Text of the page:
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Re[2]: Amargasaurus

     Hello Matt,
     I think that some Australian lizard species do have a
     fatty deposit in their tails. In particular some species
     of Gecko and one particular species of Skink known as the
     Shingle Back.
     Doesn't the Chuckwalla (I think that's the common name), a medium 
     sized lizard from the (SW) arid regions of the US & Mexico, have a
     similar adaptation?
     Miguel A. Garcia

______________________________ Reply Separator _________________________________
Subject: Re: Amargasaurus 
Author:  <mbonnan@hotmail.com> at mailgate
Date:    30/11/99 22:27

Dinochandler said:
>have neural projections similar to that of _Ouranosaurus_ and _Spinosaurus_ 
>and they have humps, not sails.
And went on further to say that the humps were potentially fatty and stored 
energy, etc., like bison (and camels I presume).  The reference does not 
come immediately to mind, but it was published in the journal of 
paleontology if I recall correctly.  My problem with this idea was that the 
large neural spines of a bison are supporting large muscles and the nuchal 
ligament for their big heads.  Camels, which have very large humps, do not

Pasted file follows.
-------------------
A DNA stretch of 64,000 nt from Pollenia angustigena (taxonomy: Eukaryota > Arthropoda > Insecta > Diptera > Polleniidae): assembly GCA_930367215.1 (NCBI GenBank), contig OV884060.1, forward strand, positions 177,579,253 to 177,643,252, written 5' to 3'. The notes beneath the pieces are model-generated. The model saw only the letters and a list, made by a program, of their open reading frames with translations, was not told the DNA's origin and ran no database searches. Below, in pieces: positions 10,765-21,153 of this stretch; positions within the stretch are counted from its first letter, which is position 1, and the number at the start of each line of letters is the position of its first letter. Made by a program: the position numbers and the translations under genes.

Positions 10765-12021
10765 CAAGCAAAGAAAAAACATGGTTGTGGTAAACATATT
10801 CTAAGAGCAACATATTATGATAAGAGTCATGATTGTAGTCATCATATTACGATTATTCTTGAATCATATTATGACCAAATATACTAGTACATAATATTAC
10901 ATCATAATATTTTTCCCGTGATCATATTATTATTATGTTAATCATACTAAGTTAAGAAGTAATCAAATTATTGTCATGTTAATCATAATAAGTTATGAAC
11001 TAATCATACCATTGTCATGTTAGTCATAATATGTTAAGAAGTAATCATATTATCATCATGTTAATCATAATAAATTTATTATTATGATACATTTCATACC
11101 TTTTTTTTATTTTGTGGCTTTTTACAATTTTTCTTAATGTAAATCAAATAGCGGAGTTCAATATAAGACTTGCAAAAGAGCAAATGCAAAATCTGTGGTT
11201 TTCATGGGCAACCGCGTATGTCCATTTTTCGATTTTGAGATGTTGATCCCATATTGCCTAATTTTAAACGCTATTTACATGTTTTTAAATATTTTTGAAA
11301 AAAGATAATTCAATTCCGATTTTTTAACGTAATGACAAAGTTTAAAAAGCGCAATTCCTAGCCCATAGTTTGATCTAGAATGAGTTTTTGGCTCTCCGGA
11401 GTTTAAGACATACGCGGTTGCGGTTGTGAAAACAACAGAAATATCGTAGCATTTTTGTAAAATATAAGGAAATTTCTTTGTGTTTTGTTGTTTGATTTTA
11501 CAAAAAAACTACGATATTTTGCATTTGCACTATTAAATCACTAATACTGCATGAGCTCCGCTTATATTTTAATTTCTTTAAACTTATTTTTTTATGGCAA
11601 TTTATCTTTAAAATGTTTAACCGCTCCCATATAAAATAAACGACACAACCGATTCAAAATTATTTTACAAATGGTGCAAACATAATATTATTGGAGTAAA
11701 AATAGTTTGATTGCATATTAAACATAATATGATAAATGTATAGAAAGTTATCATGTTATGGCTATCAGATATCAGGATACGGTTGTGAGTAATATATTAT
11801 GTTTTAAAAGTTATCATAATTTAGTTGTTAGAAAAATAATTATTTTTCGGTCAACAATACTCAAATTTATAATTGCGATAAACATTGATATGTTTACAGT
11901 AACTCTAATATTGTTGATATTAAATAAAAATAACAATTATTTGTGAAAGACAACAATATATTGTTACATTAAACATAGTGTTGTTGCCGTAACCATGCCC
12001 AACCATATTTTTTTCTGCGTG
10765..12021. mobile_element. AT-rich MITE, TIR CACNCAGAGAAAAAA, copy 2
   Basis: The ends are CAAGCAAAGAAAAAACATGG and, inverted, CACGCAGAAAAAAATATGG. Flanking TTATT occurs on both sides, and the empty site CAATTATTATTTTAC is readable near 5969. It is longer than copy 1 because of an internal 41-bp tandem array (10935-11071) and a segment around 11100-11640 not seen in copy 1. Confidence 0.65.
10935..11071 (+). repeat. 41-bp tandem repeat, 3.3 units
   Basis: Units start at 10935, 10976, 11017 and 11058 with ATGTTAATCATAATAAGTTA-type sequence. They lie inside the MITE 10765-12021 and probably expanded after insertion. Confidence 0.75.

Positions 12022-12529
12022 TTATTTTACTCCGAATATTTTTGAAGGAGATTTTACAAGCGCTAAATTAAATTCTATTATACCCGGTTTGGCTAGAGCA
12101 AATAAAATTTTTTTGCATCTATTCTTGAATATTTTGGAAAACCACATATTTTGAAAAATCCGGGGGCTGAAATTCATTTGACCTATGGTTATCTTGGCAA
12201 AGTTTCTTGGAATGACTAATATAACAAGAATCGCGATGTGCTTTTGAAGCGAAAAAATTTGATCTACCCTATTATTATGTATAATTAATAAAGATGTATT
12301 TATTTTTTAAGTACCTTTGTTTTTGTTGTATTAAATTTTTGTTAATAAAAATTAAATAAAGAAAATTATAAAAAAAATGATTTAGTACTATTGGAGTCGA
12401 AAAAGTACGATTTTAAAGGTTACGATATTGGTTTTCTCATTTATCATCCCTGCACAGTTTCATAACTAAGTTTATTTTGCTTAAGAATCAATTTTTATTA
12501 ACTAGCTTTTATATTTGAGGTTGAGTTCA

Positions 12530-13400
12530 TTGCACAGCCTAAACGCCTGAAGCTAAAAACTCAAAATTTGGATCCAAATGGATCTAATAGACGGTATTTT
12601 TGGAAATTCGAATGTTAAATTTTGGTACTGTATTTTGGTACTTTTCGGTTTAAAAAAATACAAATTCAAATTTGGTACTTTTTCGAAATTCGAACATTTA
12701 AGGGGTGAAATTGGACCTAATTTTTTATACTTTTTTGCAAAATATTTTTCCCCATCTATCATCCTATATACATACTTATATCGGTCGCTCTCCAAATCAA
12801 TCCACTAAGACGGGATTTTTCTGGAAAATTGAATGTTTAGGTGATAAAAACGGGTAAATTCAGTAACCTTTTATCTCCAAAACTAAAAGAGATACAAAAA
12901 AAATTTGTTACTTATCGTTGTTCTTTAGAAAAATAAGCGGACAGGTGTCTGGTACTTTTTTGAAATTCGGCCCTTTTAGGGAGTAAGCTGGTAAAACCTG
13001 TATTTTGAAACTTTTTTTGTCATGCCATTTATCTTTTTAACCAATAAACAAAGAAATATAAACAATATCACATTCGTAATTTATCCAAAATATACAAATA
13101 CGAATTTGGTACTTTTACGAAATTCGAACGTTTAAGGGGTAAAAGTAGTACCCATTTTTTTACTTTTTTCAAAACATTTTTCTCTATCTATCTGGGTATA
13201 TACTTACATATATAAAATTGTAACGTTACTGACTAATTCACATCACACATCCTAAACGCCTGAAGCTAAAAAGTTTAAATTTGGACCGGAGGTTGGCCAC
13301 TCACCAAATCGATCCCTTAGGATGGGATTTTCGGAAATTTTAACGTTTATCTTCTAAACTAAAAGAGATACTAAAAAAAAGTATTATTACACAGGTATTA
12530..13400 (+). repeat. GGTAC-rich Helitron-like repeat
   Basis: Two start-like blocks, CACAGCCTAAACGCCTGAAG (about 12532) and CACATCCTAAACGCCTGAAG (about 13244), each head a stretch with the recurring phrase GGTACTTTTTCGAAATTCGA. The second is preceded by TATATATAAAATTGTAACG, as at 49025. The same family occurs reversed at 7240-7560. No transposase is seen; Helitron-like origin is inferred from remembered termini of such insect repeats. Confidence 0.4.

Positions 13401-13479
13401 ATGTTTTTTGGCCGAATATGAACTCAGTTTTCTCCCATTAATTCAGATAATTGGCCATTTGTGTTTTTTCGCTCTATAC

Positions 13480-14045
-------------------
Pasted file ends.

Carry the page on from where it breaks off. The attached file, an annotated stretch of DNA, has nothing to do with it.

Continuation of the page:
have very large neural spines.  Can we infer a fatty hump from tall neural 
spines?  What's up with spinosaurs, then, or for that matter Dimetrodon and 
other pelycosaurs?  I'm not sure I'm convinced.  As both animals used as 
analogs here are mammals, that makes me more leary.  Perhaps mammals in 
desert climes are developing these fatty humps for energy and water storage 
in part because they excrete urea.  They lose more water than a reptile or 
bird, which excretes uric acid, a much more water conservative fluid/paste.  
As dinosaurs probably excreted uric acid, the need for a water-storage hump 
seems less likely.  I cannot think of a bird or reptile with fatty storage 
sacs/humps, but if those of you out there can, please post to the list.
Matt Bonnan
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